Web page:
The notes he takes from the train are dashed-off, hyphenated bursts, like the stop and start of passing through stations. Later, in the reading room at the sanatorium in Zurich, going through his notes, he meditates that there is a calmer, more pastoral mode of thought in Goethe’s travel diaries because of the slowness of the horse-drawn mail coach. The aphoristic quality of Kafka’s travel diary. On his way to Paris, he writes, “I didn’t know whether I was sleepy or not, and the question bothered me all morning on the train. Don’t mistake the nursemaids for French governesses of German children.” When Brod remembered their abbreviated stay in Milan, a city he detested, he thought of a train model he saw there in a toy store window. A model also for their collaboration—circling around and around, going nowhere.
Look closely at the picture postcards Kafka sent home to his sisters Ottla and Valli, at the vast blue of the lakes surrounded by mountains, and you can see the two friends of differing heights bobbing gently in the water. Such an awful, abnormal heat wave, the summer of 1911. They embraced with relief in the water at Lake Maggiore in Stresa. The two of them believed they must swim in a body of water to establish a physical connection with, and thus possession of, a landscape. Before his trip, Kafka records that although he has failed to write a word all summer, he has spent much time swimming, mostly at the Civilian Swimming Pool in Prague, and in doing so conquered something of his despair and disgust over his frailty. Finally, he stopped being ashamed of his body in the swimming pools in Prague, Königssaal, and Czernowitz.
His worry over his poor digestion and his health or relative fitness was a labor he undertook during the day that almost matched the ardency of his nighttime literary investigations. The attempt to relieve his constipation marks a rhythm in the diaries. Having just returned from his three weeks traveling, he records that a friend recommended a more natural laxative, a powdered seaweed that swells up the bowels. Kafka loved to list food, as in a letter to Max Brod from the Swiss sanatorium in the final, solo, doctor-prescribed leg of his trip. Rather than draft the story Brod instructed him to work on, he writes about his sluggish digestion and lists his meals: mashed potatoes, applesauce, vegetable and fruit juices, whole-grain breads, omelets, puddings, and above all nuts. His biographer Reiner Stach notes Hermann’s irritation at his only son’s daily breakfast (yogurt, chestnuts, dates, figs, grapes, almonds, raisons, berries, whole-grain bread, and oranges). Kafka’s travel diaries are often punctuated by what he ate. The butter served at breakfast at the temperance restaurant in Zurich “like egg yolk.” In Lucerne: pea soup with sago, baked potato, beans, lemon crème. At a café at twilight in Paris: “I ordered a yogurt, then another.”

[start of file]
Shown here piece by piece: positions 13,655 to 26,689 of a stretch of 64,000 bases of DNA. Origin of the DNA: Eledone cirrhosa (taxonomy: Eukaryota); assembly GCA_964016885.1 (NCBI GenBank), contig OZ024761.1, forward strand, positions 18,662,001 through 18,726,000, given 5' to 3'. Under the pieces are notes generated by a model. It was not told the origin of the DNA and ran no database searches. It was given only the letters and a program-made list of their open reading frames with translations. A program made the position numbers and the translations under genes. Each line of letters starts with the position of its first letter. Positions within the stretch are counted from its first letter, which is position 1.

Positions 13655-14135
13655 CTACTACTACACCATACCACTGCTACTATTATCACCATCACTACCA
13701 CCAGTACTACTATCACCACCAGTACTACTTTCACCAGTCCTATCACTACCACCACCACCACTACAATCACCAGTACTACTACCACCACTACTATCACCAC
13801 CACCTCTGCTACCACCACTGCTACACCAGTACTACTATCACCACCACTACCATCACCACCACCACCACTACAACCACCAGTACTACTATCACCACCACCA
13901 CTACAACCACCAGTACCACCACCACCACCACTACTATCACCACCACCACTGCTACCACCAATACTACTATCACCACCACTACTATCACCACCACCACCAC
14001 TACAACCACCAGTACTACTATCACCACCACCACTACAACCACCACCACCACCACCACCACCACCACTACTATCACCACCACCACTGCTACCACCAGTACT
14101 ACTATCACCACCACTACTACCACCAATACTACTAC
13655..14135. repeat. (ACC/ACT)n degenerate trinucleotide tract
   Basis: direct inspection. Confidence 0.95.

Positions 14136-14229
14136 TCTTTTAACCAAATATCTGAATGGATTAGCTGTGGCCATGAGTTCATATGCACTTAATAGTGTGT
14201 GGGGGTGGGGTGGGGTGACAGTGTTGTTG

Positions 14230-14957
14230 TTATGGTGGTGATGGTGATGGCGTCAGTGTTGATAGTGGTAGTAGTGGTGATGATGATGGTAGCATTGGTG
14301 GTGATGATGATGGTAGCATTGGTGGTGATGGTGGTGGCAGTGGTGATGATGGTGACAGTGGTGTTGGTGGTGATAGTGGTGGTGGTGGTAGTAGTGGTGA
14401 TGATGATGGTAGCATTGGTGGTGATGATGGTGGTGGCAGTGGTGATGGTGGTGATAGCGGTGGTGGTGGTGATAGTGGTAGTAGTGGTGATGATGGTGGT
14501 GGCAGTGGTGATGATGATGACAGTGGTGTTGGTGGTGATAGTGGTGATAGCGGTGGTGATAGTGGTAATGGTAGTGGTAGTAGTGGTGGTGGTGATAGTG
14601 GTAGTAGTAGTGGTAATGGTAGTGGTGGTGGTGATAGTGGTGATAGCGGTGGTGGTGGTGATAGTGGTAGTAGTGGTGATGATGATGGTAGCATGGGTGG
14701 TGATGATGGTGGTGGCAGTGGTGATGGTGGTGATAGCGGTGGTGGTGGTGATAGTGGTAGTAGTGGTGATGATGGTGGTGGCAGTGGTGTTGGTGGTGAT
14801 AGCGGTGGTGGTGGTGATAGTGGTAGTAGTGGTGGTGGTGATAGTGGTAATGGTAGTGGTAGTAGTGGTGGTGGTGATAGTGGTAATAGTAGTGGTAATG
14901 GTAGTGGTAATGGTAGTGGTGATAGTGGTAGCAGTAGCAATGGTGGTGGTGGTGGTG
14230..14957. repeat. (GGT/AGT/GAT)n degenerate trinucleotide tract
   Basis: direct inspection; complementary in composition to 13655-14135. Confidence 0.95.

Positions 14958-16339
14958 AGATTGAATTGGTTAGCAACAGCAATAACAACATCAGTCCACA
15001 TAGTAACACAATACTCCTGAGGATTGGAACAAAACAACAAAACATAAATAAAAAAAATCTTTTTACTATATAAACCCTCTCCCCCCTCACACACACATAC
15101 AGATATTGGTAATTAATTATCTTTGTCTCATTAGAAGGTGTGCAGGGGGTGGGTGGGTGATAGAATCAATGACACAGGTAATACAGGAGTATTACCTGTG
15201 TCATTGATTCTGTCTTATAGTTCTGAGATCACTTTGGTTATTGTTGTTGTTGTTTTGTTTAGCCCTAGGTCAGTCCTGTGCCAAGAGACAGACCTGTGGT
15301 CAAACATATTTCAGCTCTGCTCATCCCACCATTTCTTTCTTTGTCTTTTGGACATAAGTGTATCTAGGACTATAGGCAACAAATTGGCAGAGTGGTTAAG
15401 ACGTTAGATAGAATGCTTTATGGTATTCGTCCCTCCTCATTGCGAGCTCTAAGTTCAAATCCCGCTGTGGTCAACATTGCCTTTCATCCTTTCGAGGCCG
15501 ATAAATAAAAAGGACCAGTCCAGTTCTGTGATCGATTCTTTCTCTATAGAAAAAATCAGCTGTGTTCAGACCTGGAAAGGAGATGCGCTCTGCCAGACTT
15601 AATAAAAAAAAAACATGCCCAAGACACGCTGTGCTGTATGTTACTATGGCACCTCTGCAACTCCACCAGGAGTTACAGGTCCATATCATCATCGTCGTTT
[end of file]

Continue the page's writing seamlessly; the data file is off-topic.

“Fruit,” he notes in Switzerland. In Zurich Kafka is happy to be out of his room, though he would have liked to have had some fruit. In Italy suddenly: “No fruit.” He eats apple strudels in Milan and desires better pastries in Paris. Orange sodas and sherbets. He keeps on drinking fizzy, sugary beverages, even though they bother his stomach. It is always unbearably hot out. In Milan, his passion for iced drinks punishes him: He drinks one grenadine and two aranciatas in the theater, one in the bar on the Corso Emanuele, one sherbet in the coffeehouse in the Galleria, one French Thierry mineral water. Brod is horrified by Kafka’s constant consumption of fruit and iced drinks in sultry (and, to Brod, awful) Milan. Brod wants to heed the warnings not to eat fruits or vegetables. He is intensely phobic because of the news abroad, leaked in the German newspapers, about the Italian government covering up the cholera epidemic. In the years since, it has been speculated that sixteen thousand people died of cholera in Italy in 1911—perhaps 2,600 people between May and September in Naples alone. Thomas Mann was in Italy that same summer, and he sets Death in Venice amid this same sweltering paranoia: “Obsessed with obtaining reliable news about the status and progress of the disease, he went to the city’s cafés and plowed through all the German newspapers, which had been missing from the hotel lobby during the past few days.” It is the temptation of a strawberry that finally kills Mann’s Gustav von Aschenbach, a cause of death modeled on Gustav Mahler, who died just that May in Vienna. It’s amusing that the usually hypochondriacal Kafka is so flippant about cholera, unlike Brod, hysterically applying Vaseline to his mosquito bites. They are irritated with each other over these twenty-four hours in Milan, bickering constantly. Kafka convinces Brod to climb to the top of the cathedral in ninety-five-degree heat, and yet he later concedes that the cathedral, with all its spires, was “a little tiresome.” Outside of the shopping arcade with the glass domes at Cathedral Square, Brod begs Kafka to promise that if he dies, he will be administered a lethal heart injection, like Mahler had requested for himself, to make sure he is really dead. They decide instead to return to Paris, despite the disaster of the previous year, where Kafka writes in his travel diary of yearning to go about the side streets looking for fruit.